“This is a rip-roaring debut. It is Lemony Snicket meets Pirates of the Caribbean, with a sprinkling of Tom Sawyer for good measure.”
— Rick Riordan, #1 New York Times bestselling author of the Percy Jackson and the Olympians series
Deadweather and Sunrise was one of the best books of 2012.
It’s tough to be thirteen, especially when somebody’s trying to kill you.
Not that Egg’s life was ever easy, growing up on sweaty, pirate-infested Deadweather Island with no company except an incompetent tutor and a pair of unusually violent siblings who hate his guts.
But when Egg’s father hustles their family off on a mysterious errand to fabulously wealthy Sunrise Island, then disappears with the siblings in a freak accident, Egg finds himself a long-term guest at the mansion of the glamorous Pembroke family and their beautiful, sharp-tongued daughter Millicent. Finally, life seems perfect.
Until someone tries to throw him off a cliff.
Suddenly, Egg’s running for his life in a bewildering world of cutthroat pirates, villainous businessmen, and strange Native legends. The only people who can help him sort out the mystery of why he’s been marked for death are Millicent and a one-handed, possibly deranged cabin boy.
Come along for the ride. You’ll be glad you did.
Deadweather and Sunrise is an action-packed debut novel of adventure, friendship, and self-discovery–oh, and did I mention there are pirates? Thirteen year old Egbert Masterson–Egg–is a book loving, intelligent 13-year-old with a big heart and a nose for hidden treasure. While Egg’s life has a lot of reason for despair, he takes his lumps in stride and discovers that “…not everyone who lives on a pretty street is a good person, and that in even the rottenest places you might find someone you can trust with your life.” With suitably gruesome pirate bits, endearing characters, surprising twists, and a delightful quirkiness, Deadweather and Sunrise has all the makings of a breakout new middle grade series.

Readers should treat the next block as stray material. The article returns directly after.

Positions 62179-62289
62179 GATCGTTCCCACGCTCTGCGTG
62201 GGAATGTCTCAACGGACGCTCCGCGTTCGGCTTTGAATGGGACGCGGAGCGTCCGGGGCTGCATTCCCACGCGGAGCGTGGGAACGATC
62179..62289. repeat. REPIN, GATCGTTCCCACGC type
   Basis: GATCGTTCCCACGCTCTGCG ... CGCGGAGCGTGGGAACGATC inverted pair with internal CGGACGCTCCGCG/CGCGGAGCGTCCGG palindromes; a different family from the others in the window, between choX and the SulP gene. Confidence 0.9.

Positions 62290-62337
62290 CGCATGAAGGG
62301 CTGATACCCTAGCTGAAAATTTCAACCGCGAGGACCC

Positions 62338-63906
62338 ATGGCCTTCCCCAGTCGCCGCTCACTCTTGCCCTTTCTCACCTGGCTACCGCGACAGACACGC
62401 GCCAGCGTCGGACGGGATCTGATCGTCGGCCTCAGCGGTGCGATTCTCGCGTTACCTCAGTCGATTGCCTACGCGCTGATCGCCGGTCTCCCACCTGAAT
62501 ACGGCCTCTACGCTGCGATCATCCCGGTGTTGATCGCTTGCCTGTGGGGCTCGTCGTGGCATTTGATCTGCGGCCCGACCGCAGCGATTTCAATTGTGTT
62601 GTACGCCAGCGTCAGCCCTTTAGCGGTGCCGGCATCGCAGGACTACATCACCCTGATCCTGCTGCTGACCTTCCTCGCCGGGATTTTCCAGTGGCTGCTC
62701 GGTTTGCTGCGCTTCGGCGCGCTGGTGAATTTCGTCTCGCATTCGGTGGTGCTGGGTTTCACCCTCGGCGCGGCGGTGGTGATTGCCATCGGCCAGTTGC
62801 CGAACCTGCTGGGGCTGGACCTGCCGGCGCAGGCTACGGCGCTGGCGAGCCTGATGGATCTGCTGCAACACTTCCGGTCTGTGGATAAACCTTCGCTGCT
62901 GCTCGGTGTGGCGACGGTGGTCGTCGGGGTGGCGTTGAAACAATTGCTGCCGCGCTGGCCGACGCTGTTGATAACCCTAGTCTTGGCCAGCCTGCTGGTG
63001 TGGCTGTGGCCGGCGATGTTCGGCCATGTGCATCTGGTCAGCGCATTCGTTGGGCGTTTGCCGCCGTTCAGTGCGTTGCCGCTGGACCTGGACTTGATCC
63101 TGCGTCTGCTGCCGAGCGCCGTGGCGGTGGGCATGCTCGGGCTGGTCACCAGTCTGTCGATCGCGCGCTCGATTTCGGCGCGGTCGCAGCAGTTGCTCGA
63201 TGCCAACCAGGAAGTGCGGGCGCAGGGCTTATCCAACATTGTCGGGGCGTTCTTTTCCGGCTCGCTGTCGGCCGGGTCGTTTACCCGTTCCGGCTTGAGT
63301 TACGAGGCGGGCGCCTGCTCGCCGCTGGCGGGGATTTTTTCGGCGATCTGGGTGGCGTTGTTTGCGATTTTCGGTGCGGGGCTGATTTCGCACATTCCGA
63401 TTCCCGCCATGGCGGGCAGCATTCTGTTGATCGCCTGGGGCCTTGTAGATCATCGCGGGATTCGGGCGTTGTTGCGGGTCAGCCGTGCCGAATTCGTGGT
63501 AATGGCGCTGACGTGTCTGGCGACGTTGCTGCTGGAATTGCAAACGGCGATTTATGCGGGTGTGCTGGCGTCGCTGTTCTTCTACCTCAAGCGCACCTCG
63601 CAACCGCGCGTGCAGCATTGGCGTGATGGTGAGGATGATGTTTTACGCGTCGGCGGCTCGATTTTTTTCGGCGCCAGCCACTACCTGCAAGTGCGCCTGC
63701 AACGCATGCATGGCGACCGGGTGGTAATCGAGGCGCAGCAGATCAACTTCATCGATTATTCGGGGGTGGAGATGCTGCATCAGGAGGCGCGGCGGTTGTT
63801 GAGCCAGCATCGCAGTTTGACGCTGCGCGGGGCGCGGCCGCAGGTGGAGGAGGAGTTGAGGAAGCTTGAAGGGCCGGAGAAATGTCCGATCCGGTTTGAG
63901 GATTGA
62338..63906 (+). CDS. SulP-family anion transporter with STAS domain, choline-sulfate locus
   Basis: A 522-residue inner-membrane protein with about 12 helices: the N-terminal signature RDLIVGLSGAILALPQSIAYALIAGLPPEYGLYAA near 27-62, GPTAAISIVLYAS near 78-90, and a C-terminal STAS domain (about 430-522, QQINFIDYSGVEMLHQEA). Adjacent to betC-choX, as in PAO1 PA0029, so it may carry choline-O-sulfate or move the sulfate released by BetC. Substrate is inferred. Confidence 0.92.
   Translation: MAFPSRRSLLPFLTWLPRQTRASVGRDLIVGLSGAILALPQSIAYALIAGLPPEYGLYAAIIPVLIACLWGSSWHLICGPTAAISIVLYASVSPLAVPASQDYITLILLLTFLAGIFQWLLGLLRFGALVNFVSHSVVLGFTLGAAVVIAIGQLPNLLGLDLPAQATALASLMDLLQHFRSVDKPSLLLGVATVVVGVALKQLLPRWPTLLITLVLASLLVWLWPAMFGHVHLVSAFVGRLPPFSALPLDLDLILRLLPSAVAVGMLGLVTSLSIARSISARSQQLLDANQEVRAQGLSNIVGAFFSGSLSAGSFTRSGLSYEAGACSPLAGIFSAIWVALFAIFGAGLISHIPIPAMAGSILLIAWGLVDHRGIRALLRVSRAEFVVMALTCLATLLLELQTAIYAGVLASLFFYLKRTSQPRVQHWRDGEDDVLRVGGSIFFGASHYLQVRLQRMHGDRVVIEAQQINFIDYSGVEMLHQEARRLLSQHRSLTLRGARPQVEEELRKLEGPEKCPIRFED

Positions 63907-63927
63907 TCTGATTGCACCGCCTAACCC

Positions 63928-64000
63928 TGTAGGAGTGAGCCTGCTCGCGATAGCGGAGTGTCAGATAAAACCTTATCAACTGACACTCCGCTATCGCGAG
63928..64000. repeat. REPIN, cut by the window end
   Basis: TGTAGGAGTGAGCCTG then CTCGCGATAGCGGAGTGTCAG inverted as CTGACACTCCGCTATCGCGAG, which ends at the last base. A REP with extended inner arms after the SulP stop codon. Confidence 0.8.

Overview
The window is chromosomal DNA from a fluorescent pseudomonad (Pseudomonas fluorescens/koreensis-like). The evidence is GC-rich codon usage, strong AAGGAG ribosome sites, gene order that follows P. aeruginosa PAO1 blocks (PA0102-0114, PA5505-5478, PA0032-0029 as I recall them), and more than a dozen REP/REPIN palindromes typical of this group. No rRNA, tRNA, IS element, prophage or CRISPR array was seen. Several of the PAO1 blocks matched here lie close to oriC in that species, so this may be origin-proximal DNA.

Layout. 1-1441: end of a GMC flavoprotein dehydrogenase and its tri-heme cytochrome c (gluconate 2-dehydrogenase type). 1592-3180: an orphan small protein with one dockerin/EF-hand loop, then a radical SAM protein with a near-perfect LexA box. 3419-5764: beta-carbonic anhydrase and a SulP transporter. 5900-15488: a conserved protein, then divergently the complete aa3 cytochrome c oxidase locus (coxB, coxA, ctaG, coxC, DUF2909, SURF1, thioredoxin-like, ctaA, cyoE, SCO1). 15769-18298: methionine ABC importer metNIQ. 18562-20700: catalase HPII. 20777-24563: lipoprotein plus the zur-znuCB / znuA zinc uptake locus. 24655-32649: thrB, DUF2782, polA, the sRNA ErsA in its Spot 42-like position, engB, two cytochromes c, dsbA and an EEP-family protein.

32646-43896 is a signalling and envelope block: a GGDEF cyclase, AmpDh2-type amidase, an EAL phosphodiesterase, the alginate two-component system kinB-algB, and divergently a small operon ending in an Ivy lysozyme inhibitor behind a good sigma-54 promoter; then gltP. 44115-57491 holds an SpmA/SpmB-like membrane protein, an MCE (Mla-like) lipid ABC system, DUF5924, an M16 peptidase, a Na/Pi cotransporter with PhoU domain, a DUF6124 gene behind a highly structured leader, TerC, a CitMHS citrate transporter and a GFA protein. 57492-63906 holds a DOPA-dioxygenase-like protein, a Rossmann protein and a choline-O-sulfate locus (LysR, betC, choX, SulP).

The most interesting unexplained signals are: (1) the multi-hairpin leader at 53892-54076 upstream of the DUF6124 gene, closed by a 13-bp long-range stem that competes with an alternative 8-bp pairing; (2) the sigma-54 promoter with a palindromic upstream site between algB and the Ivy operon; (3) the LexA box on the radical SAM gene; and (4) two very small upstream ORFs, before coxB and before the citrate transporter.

This adventure has elements of classic children’s literature, but with a humor and quirk all its own. It stands out for many reasons, but most of all for the voice. Brilliantly running through the narrative is the voice of Egg, the often beat up youngest child of a citrus fruit farmer on the Island of Deadweather, otherwise inhabited solely by pirates. Rodkey’s tale reminds me of The 21 Balloons and of Kurt Vonnegut’s Cat’s Cradle . The similarities lie in that it has an exotic, ridiculous island setting with twinkles of oddity and mischief throughout. The characters are rich, especially the lively and disgusting and ever-surprising pirates. My favorite character is Guts, a scrapping, one armed cabin boy who is supposed to fight Egg to the death but instead becomes his most loyal friend. This is a wonderfully fun adventure that is perfect for readers of Rick Riordan (who recommends it on his blog).
Geoff Rodkey grew up in Freeport, Illinois and began his writing career on his high school newspaper, the oddly named Pretz News. During college, he wrote for both the Harvard Lampoon and the Let’s Go travel guide series. After graduation, he wrote for magazines, a video game, a newspaper, a standup comedian, a syndicated columnist, a government-funded economic think tank, several popular television shows, and hit films Daddy Day Care, RV, and the Disney Channel’s Good Luck Charlie, It’s Christmas. He’s currently at work on Blue Sea Burning, the final book in the Chronicles of Egg adventure-comedy series that began with Deadweather and Sunrise now in paperback and continues with New Lands, to be released in May 2013.
Geoff lives in New York City with his wife and three sons. They have no pets, mostly because the whole experience with the goldfish was just too upsetting.
You can learn more about the book series at www.chroniclesofegg.com.
“This promising new series starts out strong with a story filled to the brim with pirates, treasure, intrigue and swashbuckling suspense.”